Welcome to the Grit City Carnivore Project!

Hi Everyone!

Thank you all for your participation in our community science arm of the Grit City Carnivore Project! We are excited to have you as a member of the project, and value your participation in our efforts. With your help, we hope to provide exceptional resolution and understanding into human-carnivore interactions around the city that will illuminate how these animals co-exist and thrive in and around Pierce County.

The ask:
The Schell Lab, in partnership with Point Defiance Zoo & Aquarium, Northwest Trek, and Metro Parks Tacoma, is launching a community science project that will help capture carnivore behavior and distribution across Pierce County, using sightings from members of our community. This particular community science initiative under the newly-minted Grit City Carnivore Project is meant to provide a platform for community members to report and grade their sightings of coyotes and raccoons across Pierce County. In so doing, we can create “heat maps” of human-carnivore interactions and ask/answer fundamental questions about those interactions in cities.

How it works:
If you notice a coyote or raccoon anywhere in or around Pierce County (that includes Tacoma, Federal Way, Fife, University Place, Gig Harbor, Lakewood, and even as far south as Eatonville), report your interaction on this site. You can also seamlessly do this by downloading the iNaturalist app, which provides the mobile flexibility to report sightings on the go! Moreover, your smartphone or device gives you the potential to snag a photo of the elusive animal when you see/hear it. Note that you will be asked to create a unique login, and also asked to join the project.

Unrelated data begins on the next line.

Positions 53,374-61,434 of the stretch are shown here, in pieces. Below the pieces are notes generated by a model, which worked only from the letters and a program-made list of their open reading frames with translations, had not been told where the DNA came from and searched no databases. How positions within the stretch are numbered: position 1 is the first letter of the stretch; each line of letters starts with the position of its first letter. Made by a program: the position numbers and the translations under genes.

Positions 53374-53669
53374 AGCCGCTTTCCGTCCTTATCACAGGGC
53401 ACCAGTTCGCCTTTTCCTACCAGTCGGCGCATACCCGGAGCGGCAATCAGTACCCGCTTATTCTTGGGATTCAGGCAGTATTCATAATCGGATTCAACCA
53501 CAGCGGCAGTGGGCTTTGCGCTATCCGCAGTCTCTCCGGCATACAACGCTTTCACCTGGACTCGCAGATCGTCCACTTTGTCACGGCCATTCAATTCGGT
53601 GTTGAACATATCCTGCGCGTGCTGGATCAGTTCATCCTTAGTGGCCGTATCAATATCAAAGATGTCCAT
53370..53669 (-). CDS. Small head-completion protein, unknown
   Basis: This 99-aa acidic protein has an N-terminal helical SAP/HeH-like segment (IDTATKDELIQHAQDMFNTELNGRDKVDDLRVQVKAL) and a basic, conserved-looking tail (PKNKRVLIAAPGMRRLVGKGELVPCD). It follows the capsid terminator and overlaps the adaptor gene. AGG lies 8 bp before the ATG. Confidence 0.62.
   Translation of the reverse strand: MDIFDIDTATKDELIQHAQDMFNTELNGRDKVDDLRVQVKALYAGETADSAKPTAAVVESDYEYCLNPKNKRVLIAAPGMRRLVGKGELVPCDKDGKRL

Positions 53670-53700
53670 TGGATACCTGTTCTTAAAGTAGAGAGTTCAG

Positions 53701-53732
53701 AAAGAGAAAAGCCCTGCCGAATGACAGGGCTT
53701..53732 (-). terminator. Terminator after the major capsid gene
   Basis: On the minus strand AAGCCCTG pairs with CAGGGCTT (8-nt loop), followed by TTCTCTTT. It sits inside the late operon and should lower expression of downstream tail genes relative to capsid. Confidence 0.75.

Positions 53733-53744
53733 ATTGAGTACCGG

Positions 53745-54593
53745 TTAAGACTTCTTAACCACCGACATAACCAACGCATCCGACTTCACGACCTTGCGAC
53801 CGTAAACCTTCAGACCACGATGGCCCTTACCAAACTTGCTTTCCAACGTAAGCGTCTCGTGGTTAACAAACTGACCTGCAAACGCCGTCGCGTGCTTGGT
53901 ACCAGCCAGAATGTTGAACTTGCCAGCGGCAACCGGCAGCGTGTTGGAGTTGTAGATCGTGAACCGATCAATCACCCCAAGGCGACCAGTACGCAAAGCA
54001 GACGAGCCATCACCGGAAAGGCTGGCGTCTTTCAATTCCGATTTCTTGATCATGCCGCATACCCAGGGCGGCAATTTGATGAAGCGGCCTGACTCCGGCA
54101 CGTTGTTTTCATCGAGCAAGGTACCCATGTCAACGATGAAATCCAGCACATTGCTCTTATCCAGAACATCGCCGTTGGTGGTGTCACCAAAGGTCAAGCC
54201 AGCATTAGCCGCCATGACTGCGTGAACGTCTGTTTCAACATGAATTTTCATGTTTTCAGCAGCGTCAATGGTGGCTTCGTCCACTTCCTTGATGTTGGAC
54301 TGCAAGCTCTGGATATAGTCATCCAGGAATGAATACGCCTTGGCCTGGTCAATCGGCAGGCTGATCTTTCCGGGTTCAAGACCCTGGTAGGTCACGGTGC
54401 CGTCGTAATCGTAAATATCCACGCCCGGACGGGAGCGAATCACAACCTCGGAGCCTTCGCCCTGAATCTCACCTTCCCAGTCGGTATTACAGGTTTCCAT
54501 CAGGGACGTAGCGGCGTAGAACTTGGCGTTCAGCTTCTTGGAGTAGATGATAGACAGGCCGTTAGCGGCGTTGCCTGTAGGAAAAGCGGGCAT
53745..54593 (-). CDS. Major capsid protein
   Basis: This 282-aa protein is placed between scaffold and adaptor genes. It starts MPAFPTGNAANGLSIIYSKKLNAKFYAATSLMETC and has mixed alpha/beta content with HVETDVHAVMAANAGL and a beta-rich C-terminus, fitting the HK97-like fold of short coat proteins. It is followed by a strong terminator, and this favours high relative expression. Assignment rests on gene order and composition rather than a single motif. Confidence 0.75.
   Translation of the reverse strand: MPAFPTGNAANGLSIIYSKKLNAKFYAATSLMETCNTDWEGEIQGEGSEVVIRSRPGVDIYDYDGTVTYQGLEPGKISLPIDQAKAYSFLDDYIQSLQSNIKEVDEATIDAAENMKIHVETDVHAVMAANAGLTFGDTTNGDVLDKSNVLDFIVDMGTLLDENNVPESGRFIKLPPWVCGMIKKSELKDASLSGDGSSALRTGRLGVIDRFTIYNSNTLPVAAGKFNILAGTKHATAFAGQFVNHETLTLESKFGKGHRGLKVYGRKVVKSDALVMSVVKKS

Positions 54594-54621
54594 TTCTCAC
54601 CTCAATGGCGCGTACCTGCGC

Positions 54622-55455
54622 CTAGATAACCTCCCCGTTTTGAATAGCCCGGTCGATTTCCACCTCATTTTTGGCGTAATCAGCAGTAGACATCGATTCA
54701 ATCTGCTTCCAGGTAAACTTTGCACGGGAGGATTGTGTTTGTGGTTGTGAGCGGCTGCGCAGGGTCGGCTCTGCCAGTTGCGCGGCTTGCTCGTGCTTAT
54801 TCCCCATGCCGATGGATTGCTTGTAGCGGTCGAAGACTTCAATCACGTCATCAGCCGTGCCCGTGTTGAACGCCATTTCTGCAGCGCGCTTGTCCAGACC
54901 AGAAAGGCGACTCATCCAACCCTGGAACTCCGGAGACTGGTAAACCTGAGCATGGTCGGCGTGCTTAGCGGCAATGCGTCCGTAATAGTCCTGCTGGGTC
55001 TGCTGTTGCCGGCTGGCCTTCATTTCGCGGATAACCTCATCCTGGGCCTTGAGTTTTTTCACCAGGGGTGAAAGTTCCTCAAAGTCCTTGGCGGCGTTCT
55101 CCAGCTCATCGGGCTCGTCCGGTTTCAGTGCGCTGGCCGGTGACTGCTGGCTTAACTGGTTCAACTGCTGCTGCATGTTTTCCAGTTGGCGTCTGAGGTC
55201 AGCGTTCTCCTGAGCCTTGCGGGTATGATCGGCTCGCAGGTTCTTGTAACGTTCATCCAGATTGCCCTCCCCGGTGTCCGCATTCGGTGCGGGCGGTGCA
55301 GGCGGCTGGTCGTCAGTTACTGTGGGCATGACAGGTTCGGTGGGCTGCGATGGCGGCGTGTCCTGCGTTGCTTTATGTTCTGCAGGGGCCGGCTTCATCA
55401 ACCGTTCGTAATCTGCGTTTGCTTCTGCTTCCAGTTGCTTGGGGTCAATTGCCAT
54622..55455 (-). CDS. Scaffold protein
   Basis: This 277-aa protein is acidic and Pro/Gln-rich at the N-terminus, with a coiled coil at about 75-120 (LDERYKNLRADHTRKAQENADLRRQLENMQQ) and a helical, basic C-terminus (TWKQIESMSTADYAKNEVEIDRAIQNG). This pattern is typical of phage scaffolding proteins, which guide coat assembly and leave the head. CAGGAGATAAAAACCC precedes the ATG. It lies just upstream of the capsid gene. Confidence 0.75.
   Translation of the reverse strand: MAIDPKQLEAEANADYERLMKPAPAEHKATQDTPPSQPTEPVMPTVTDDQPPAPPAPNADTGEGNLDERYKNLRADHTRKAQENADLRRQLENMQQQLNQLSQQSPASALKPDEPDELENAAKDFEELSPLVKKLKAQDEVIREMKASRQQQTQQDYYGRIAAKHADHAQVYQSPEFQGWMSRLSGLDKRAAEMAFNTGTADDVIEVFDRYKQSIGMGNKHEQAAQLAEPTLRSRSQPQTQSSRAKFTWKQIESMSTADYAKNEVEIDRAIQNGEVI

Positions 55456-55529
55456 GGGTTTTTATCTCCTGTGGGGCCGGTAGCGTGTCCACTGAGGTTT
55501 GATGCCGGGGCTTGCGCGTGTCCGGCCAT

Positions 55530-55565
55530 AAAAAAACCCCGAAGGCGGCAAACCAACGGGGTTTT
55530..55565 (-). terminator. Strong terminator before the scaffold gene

Our main questions:
The hope is that by crowd-sourcing sightings, and documenting the nature of those sightings, we can ask and answer fundamental questions in urban carnivore ecology using these community science data. Some of those questions include:

1. Are carnivore interactions more prevalent in particular parts of the city?
2. Do interactions tend to change over time and with season?
3. Are interactions graded along an urban-rural gradient?
4. Are sightings more frequent at a particular time of day?

Spread the word!:
As everyone can imagine, the biggest hurdle to answering the above questions (and others) comes down to who’s reporting: we need a whole bunch of folks across the city and socioeconomic spectrum to participate as community members.

With that, report, report, report! Thank you for your help and we look forward to sharing our results with you all periodically throughout the project!

--
Christopher J. Schell, Principal Investigator
Assistant Professor of Urban Ecology
School of Interdisciplinary Arts and Science (SIAS)
University of Washington, Tacoma
1900 Commerce St., Box 358436
Tacoma, WA 98405
Office: 253-692-5838
Email: cjschell@uw.edu

Posted by cjs2127 cjs2127, October 31, 2018 17:40

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